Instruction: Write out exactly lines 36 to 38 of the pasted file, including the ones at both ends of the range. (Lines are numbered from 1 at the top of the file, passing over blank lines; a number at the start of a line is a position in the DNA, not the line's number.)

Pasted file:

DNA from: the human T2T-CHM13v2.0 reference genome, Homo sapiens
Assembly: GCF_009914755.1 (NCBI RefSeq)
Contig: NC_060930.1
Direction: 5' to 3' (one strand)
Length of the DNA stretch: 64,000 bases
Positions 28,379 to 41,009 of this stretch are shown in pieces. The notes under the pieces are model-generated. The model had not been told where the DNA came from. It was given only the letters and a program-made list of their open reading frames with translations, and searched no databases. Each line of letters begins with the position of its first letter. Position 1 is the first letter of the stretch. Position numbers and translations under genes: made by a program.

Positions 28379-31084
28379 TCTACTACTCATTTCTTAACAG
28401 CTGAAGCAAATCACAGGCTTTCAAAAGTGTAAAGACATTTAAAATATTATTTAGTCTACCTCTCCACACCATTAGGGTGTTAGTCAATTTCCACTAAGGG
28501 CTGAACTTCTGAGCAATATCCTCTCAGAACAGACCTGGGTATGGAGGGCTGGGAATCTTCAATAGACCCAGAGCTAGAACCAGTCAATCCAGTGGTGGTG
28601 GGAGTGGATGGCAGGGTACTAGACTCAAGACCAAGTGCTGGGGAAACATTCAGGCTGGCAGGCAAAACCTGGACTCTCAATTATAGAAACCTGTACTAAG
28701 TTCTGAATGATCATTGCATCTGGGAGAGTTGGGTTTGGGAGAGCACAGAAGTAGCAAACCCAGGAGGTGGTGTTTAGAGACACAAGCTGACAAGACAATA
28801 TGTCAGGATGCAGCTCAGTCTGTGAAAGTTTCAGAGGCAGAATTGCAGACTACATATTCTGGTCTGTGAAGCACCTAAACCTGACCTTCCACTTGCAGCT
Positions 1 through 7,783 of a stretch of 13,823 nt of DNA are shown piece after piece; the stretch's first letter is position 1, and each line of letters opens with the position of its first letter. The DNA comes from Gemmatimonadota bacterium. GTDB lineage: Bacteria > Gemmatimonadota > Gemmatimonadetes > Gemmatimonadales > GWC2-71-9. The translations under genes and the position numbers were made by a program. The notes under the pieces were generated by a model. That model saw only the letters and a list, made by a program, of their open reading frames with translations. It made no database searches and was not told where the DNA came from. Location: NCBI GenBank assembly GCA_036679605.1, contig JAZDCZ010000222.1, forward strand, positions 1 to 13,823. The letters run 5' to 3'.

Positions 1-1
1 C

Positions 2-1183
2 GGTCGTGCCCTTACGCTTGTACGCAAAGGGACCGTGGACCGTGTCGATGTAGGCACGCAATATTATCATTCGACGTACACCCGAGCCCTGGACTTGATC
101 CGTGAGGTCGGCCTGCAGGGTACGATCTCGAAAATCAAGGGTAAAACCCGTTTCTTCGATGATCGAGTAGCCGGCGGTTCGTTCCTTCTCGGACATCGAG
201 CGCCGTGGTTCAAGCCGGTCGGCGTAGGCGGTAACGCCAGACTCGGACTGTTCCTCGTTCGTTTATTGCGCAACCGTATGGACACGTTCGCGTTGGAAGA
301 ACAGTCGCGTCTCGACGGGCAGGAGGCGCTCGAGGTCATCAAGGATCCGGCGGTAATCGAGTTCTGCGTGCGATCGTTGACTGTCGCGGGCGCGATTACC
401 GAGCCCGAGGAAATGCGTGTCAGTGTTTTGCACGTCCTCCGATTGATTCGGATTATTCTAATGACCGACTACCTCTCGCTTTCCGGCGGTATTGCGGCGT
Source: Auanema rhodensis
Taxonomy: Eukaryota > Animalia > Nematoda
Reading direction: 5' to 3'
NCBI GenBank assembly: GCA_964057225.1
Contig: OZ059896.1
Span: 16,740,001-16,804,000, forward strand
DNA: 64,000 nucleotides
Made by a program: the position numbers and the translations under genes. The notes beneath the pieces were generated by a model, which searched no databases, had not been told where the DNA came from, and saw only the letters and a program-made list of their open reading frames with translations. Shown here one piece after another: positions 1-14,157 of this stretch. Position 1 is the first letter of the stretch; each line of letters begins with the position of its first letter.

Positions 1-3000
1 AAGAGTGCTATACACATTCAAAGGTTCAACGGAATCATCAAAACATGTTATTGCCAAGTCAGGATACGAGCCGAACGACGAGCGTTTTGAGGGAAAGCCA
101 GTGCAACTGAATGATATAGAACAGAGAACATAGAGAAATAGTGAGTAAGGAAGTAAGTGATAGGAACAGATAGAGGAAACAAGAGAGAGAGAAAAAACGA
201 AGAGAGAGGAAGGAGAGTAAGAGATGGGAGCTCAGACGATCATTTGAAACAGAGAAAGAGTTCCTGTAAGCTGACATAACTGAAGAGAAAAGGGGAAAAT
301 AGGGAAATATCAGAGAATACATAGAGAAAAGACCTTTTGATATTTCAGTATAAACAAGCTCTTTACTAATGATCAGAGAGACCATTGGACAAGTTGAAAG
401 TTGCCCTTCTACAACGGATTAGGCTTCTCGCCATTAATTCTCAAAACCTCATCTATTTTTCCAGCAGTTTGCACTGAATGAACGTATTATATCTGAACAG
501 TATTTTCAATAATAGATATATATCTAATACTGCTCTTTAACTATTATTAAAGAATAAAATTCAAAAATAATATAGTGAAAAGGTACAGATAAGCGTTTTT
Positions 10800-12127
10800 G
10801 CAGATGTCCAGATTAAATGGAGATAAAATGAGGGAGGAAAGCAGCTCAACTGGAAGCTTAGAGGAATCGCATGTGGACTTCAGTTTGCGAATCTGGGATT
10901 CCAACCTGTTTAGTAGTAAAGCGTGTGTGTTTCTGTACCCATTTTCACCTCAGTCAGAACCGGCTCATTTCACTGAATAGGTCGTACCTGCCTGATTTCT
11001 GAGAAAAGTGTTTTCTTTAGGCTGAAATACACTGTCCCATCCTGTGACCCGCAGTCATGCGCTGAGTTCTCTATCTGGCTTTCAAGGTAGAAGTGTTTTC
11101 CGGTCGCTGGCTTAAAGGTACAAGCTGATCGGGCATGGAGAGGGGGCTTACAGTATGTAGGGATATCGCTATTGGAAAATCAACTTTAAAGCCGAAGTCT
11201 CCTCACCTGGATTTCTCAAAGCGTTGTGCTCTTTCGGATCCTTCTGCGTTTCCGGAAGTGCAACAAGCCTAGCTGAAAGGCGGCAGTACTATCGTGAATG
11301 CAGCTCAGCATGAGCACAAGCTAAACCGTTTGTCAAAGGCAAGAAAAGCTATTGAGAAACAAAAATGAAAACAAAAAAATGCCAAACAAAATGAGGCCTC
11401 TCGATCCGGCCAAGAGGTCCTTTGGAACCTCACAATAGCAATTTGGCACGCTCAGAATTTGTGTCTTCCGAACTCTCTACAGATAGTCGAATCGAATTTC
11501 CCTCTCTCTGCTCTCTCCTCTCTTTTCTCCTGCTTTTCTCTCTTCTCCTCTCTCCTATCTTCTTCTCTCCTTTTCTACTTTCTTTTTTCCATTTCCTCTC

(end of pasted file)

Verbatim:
401 TTGCCCTTCTACAACGGATTAGGCTTCTCGCCATTAATTCTCAAAACCTCATCTATTTTTCCAGCAGTTTGCACTGAATGAACGTATTATATCTGAACAG
501 TATTTTCAATAATAGATATATATCTAATACTGCTCTTTAACTATTATTAAAGAATAAAATTCAAAAATAATATAGTGAAAAGGTACAGATAAGCGTTTTT
Positions 10800-12127